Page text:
National Lutheran News

Slow down, settle in, light the candles, listen

New Lutheran worship liturgy invites participants to do just that

There is no “right way” for a Lutheran to worship. The authors of Lutheranism’s charter document, the Augsburg Confession, correctly described worship forms as “adiaphora” (things not essential to faith).

That having been said, there is no denying some worship forms have more impact than others. Why that should be might form the basis of a research thesis for a liturgical scholar. It doesn’t take a scholar, however, to know that certain music, certain ritual, certain sacred space can move us to tears — or leave us cold.

The Roman Catholic brothers who organized what became the Taizé movement in France hit upon an unlikely approach to worship several decades ago. Their standing-room-only services draw worshippers of all ages — including a significant contingent of young people. What goes on at a Taizé service? Silence, quiet meditation, the lighting of candles, and music that draws on repetitive refrains so easy to grasp that one doesn’t even need a printed resource.

Twin Cities church musicians Mary Preus and Tom Witt lead singing for an evening contemplative Prayer Around the Cross service. Photo provided by Tom Witt

The Lutheran faith community at Holden Village, a retreat center high in the Cascade Mountains of Washington state, has been borrowing from the Taizé model for decades. The popular “Holden Evening Prayer,” a creation of Twin Citian Marty Haugen, has been used for evening worship services far beyond the mountain retreat center. Many congregations use it at mid-week during Lent.

When Taizé worship began to catch on in Europe, the youth of that continent came in a flood to the tiny French town where the prayers, the silence, the candles, and the chant-like music seemed so enchanting.

Now comes a new creation from Holden. Begun as an evening liturgy for use at the retreat center, “Holden Prayer Around the Cross” is being made available to the wider Lutheran community. Music editors at Augsburg Fortress (AF), the ELCA-related publishing house, embraced the approach, which actually consists of simple liturgies and a collection of easy-to-sing hymns. In recent months AF has offered a package of resources built on the latest incarnation of evening worship at Holden Village:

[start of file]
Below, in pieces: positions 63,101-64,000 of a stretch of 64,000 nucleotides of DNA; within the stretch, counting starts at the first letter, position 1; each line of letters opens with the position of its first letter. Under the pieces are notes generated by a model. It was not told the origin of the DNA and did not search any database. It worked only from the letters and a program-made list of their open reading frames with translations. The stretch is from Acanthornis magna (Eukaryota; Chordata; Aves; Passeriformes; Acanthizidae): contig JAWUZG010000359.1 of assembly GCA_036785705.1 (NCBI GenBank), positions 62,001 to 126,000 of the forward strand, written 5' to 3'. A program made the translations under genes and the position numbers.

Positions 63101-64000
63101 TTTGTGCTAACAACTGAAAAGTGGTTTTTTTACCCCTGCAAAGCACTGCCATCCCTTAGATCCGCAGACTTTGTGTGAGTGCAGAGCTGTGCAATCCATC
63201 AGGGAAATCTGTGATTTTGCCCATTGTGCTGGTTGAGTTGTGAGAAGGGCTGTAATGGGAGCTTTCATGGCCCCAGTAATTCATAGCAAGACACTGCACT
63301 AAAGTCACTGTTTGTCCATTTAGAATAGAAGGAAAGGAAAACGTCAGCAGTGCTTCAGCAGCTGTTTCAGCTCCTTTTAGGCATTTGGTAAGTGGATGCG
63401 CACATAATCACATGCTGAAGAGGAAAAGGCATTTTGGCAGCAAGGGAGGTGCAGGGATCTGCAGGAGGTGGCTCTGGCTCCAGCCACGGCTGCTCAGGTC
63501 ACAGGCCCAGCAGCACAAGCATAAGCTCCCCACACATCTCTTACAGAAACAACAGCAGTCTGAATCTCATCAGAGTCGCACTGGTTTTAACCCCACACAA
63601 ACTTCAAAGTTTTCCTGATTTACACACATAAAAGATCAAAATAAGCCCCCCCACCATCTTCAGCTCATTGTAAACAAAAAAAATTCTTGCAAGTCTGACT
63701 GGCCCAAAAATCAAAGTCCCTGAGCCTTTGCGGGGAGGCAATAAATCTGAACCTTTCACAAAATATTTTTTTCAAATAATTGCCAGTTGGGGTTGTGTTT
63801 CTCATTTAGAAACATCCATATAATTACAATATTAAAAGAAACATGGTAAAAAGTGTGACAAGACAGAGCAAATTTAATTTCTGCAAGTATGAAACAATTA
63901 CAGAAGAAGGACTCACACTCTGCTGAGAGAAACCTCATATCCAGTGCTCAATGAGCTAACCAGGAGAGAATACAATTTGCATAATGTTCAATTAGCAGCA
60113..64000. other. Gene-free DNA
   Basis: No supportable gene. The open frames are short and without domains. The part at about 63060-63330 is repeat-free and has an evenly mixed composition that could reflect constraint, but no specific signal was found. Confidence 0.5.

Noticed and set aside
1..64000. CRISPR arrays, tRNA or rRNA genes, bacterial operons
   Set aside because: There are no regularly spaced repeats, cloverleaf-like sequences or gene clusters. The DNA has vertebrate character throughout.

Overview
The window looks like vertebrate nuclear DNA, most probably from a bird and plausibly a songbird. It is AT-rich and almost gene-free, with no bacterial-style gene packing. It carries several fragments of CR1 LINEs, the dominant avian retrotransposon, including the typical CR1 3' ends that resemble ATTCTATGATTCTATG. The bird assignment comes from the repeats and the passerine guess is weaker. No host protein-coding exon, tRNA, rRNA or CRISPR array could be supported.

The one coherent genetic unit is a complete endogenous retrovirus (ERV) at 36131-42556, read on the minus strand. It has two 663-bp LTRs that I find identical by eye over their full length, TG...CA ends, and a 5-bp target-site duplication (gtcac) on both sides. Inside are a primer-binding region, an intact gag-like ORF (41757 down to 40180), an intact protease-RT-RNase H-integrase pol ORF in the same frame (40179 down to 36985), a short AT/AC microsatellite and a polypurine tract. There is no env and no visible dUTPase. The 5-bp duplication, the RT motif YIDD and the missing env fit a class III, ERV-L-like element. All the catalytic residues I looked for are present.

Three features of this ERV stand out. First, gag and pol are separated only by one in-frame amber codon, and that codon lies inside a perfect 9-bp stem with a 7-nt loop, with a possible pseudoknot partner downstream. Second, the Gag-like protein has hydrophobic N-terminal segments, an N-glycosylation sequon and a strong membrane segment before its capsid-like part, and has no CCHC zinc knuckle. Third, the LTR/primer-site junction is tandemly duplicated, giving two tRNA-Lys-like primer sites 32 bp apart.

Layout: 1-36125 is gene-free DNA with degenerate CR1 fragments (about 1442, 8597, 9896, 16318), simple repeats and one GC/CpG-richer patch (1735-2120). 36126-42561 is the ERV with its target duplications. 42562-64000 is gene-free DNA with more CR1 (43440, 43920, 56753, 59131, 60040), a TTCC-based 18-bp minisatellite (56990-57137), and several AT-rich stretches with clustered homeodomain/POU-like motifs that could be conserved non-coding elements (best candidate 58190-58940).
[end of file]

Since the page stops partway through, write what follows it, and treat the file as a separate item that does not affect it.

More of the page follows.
■ Holden Prayer Around the Cross is a 140-page paperback liturgy handbook. Co-authored by one-time Holden Village director Susan Briehl and former Village musician-in-residence Tom Witt, it provides elements suitable for an evening liturgy. (Only a worship leader would purchase this book.)

■ Singing Our Prayer, a Companion to Holden Prayer Around the Cross, is a hymn collection including 44 selections. (The publication comes in a full-score edition, designed for musicians, and a “user edition,” subtitled “Shorter Songs for Contemplative Worship” and produced in an inexpensive stapled version designed for quantity purchase.)

■ There’s a companion CD that samples the music in the printed booklet.

For information about the resources, go to www.augsburgfortress.org.

Light in the darkness, silence in the cacophony

According to Witt, the service has taken on a life of its own. “Just like Holden Evening Prayer, this liturgy is being picked up in lots of places around the church. It’s had exposure at ELCA synod assemblies — and, intimate as the approach is, it works surprisingly well in large groups like that. It’s gotten use in some Twin Cities venues, including Our Savior’s Lutheran and Calvary Lutheran, two ELCA congregations less than two miles apart on Chicago Avenue. And Wisdom Ways, a Roman Catholic ministry in St. Paul, used it this year during Lent. Augsburg College campus ministry also uses it from time to time.”

Witt says the ambience created when “Holden Prayer Around the Cross” is used is really quite extraordinary. “The music, the quiet, the candles, the darkness — they all work together.” The repetitive nature of some of the music has to be “grown into,” he admits. “It can seem boring at first — until you relax and focus. Prayer might emerge out of that.” Witt says you have to “nurture people into” this approach.

“I’m surprised at the age range of people who respond to this [style of worship],” Witt confided. “Teenagers and young adults, for example, don’t just want peppy praise music. They sit in the dark and light candles and are deeply moved.”

Perhaps Witt shouldn’t be surprised. When Taizé worship began to catch on in Europe, the youth of that continent came in a flood to the tiny French town where the prayers, the silence, the candles, and the chant-like music seemed so enchanting. And they’re still coming. Perhaps “Holden Prayer Around the Cross” will become North American Lutheranism’s embodiment of that same genius.

Time will tell.

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